Earlier this month, POPSUGAR, an online media network geared towards women, posted a popular reading challenge that immediately swept through the literary circles of facebook, wordpress, pinterest, and other social media. The book babes here at DG can hardly resist a good challenge, so Kayla, Megan, and Carly have committed to reading a book in each of the categories listed during 2015. This is a fun way to stay motivated to read more books this year and to discover books you may have never read otherwise. Check out what books we are reading for each category, and get inspired to follow the challenge yourself!
A classic romance- Jane Eyre by Charlotte Brontë — I wrote a lot about this book already. Bottom line, I loved it.
A book set in a different country- The Midnight Zoo by Sonya Hartnett — I read this book with my sixth graders and it blew me away! It tells the story of two Romani boys and their baby sister who are wandering Europe during WWII, and come across a zoo. The animals spend the night conversing with the boys. I loved the motherhood theme throughout the novel.
A book set in high school- Eleanor and Park by Rainbow Rowell– People have been telling me to read Rainbow Rowell for so long, and I’m so glad I finally did. This book was AMAZING. Want a strong female protagonist? Meet Eleanor. Oh, and she’s geeky?!? I love her. I listened to this audiobook while reading Jane Eyre, and I found a lot of similarities between the two women.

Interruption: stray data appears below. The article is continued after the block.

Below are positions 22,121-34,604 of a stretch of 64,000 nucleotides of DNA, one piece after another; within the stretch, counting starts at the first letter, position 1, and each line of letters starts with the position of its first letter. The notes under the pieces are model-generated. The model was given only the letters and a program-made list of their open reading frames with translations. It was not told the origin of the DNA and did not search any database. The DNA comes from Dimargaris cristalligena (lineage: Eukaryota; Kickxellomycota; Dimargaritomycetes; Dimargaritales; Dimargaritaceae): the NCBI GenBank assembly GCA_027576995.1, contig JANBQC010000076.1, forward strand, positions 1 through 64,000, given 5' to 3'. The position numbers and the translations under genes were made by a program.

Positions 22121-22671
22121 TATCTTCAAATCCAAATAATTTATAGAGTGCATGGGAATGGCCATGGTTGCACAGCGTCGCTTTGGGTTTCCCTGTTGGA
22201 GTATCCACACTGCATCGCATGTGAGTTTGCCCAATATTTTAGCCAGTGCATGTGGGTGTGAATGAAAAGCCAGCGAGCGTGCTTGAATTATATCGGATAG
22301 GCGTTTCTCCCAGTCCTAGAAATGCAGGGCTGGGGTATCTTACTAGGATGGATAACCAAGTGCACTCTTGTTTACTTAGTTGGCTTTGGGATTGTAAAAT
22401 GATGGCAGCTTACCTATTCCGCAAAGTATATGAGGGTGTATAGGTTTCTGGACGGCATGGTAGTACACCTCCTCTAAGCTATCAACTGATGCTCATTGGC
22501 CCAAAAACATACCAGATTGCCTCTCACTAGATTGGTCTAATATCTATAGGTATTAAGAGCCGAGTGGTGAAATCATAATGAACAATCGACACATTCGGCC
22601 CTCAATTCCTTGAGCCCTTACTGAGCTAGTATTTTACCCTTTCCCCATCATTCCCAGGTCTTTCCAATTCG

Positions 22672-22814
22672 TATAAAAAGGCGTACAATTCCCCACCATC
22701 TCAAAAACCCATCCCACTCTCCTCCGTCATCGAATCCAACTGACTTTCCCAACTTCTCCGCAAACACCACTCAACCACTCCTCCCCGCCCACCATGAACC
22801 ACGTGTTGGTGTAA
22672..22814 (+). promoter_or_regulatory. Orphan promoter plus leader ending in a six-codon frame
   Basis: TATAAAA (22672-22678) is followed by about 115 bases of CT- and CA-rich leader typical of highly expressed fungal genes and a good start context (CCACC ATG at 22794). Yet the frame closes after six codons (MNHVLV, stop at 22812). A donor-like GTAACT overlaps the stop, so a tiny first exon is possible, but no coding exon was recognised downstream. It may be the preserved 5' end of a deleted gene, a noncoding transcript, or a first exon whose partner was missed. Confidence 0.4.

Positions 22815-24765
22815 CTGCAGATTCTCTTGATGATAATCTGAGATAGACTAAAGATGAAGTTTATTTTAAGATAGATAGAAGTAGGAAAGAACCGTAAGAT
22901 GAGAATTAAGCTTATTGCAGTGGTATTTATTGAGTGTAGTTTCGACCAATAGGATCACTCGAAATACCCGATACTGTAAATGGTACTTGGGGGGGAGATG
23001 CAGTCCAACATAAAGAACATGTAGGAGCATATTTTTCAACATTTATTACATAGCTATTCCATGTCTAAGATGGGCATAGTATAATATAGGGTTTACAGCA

A graphic novel- Unwritten vol. 1 by Mike Carrey and Peter Gross– I had heard such amazing things about this series, not to mention it crosses over with the Fables universe. While I am really intrigued by the plot, it’s moving a little slow for me. We’ll see if volume 2 picks up the pace at all.
I signed onto this challenge a little late to get much done this month, and decided to sort of make my own rules for how I thought this reading challenge could fit into my own personal reading goals for the year. Firstly, since I knew there was no way I was going to get through 52 books this year on top of working full time, I’m counting books for up to two categories. Secondly, I’ve also committed myself to reading more books by authors of color this year, so as I go through this challenge I will be trying to keep an even mix of white authors and authors of color. If you have suggestions for books by authors of color to fill some of these categories, please let me know!
A book that became a movie – Divergent by Veronica Roth — This is the first book of the “trilogy” I’m counting for the challenge, but I’m also counting it on its own. I had put off reading this series for years, but when I watched the movie on Netflix about a month ago, I found myself sucked in and wanting to know more, so naturally I went and found the book! I find Tris to be an intriguing and complex heroine, who does, admittedly, remind me a little bit of Katniss from The Hunger Games (but in a good way that only makes me like her more). I’m curious to see how the story plays out in the rest of the trilogy.